One of the drivers behind the market’s continued climb is sector rotation. It’s been on full display over the past two trading sessions and is one of the reasons why I’ve remained bullish on the market despite heavy selling from the tech sector.
In today’s article, I’m breaking down the concept of sector rotation.
The stock market is comprised of thousands of publicly traded companies. Tracking the lot of them can quickly become overwhelming. Smart traders focus on the structure of the market and use shortcuts to better spot where money is flowing.
A sector is a group of similar companies. Exxon Mobil, Chevron, and Halliburton belong in the energy sector. Apple, Microsoft, and Intel call the technology sector home. Bank of America, Citigroup, and JPMorgan Chase are all part of the financial sector. So on and so forth.
The classification structure that we use breaks the market into 11 sectors. You see them every week in the gridiron portion of our Tackle Newsletter.
In general, we look to buy strong stocks in strong sectors. If you’re a bear, then you’d look for weak stocks in weak sectors. When you think about it, we’re essentially betting on trend continuation. This has worked very well for those focusing on buying tech stocks because of that sector’s strength. The same goes for avoiding purchasing energy stocks because they’ve been locked in a lagging sector.
Now, here’s where sector rotation comes in.
The Lifeblood of a Bull Market
Sector rotation is the lifeblood of a bull market. It’s what allows the S&P 500 to continue chugging along month after month, potentially without suffering a significant correction.
The S&P 500 is nothing more than the sum of its parts. If all eleven sectors are rising, then you better believe the Index will be moving higher. The same goes for if all sectors are falling.
Now, what happens if half the sectors are rising 1% and half are falling 1%? The S&P 500 would probably be flat on the session.
Here’s where sector rotation comes in.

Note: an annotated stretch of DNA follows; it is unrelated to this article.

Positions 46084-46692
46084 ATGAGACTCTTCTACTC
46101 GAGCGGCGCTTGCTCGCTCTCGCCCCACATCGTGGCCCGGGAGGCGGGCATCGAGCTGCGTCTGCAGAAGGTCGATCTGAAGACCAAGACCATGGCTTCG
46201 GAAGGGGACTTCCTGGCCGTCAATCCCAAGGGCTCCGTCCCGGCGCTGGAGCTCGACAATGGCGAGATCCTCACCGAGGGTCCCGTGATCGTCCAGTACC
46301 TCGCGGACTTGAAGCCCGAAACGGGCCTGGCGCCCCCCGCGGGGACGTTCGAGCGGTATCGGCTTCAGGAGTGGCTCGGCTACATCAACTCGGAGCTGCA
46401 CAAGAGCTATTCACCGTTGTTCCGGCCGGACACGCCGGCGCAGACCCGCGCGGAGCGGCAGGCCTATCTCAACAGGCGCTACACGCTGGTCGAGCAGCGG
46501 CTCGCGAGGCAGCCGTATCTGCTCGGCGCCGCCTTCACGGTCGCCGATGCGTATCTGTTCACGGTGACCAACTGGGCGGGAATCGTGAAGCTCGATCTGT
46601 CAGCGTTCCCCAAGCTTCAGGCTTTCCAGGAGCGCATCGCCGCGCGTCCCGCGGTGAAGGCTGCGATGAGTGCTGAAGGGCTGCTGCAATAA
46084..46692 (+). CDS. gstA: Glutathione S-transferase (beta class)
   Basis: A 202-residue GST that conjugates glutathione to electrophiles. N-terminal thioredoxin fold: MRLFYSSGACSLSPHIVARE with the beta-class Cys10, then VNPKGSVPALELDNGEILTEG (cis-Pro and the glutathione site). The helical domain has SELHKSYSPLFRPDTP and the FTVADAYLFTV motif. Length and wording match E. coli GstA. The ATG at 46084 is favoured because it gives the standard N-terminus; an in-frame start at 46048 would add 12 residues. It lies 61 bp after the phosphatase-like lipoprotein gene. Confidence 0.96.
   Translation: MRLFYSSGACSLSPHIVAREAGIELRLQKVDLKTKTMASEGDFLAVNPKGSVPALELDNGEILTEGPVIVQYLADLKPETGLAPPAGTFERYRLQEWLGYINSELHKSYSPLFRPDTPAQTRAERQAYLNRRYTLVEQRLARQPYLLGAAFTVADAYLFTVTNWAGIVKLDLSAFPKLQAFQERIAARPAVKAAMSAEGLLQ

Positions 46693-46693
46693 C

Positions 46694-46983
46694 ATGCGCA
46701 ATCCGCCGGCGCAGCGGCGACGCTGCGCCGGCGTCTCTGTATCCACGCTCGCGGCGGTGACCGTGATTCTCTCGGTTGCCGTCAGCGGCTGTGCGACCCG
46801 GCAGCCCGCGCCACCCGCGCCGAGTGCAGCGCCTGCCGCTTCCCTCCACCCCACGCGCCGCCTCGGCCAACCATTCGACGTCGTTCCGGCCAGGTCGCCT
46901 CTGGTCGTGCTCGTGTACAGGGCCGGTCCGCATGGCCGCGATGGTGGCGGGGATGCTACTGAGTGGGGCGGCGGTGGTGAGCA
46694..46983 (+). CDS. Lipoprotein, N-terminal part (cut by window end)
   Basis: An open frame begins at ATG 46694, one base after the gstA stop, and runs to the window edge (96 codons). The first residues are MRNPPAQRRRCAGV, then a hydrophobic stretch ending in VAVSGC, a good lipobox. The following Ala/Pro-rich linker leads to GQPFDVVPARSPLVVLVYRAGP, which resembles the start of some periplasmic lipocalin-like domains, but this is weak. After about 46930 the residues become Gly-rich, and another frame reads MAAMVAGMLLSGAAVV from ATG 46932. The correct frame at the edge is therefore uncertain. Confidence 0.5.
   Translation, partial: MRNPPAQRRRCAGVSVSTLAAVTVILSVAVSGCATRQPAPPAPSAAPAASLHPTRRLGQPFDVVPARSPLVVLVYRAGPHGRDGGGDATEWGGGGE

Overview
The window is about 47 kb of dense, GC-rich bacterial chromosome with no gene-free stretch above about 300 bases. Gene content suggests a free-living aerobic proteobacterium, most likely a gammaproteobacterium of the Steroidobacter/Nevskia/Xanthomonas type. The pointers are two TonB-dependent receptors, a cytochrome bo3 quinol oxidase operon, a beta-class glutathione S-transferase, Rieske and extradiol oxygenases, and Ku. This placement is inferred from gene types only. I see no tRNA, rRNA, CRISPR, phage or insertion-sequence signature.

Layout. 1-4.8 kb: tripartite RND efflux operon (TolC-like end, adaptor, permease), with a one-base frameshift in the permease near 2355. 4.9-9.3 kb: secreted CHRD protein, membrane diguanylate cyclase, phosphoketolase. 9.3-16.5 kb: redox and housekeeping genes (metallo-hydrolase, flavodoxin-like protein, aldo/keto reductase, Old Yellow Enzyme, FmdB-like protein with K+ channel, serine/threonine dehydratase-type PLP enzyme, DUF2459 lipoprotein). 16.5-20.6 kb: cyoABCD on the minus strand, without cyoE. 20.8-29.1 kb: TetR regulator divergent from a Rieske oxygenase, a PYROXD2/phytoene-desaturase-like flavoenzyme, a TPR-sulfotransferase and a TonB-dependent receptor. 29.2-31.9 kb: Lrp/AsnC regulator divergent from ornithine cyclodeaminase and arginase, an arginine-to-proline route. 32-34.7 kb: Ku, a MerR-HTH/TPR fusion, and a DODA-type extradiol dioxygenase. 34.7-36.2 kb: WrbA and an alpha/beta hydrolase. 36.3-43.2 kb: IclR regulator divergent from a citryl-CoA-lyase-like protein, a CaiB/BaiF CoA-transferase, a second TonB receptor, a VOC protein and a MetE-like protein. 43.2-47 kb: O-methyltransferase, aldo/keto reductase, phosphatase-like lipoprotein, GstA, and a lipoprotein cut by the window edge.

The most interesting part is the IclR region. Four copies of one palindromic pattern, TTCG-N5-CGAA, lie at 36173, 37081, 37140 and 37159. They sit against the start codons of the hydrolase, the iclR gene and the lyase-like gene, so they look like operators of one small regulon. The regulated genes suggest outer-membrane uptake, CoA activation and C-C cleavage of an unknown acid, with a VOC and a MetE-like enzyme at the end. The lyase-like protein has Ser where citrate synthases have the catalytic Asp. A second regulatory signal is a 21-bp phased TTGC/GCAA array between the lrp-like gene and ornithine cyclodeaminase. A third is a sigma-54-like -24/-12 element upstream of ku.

Not all market selloffs are created equal. The benign (and preferred!) kind is a byproduct of sector rotation. Think of them as a shuffling of the deck or a rotation of capital. In contrast, the malignant selloffs are a byproduct of widespread distribution. They signal a mass exodus or departure where money is fleeing all sectors.
The past two market sessions (Friday and Monday) are illustrative. Technology has been the indisputable leader of the post-coronavirus market. But we’ve seen profit-taking strike the sector recently. It’s always concerning when the Generals get taken out and shot. There was a chance that the downturn could have seeped into all other areas and dragged the market lower. But did it?
While technology finally pulled back, other sectors picked up the slack. We saw leaders lag and laggards lead. Banks, industrials, metals, and energy were hot. Were I to pick one chart to show the rotation, it would be the small-cap laden Russell 2000 Index. As soon as tech started to drop, the RUT caught fire.
So What’s It Mean?
How can this be anything but bullish? It showed that participants were more than happy to chase other sectors once tech finally cooled. It showed that buying interest is broadening, that market breadth is expanding.
This is the best kind of bull market. Setups are multiplying like rabbits. What more could we ask for?
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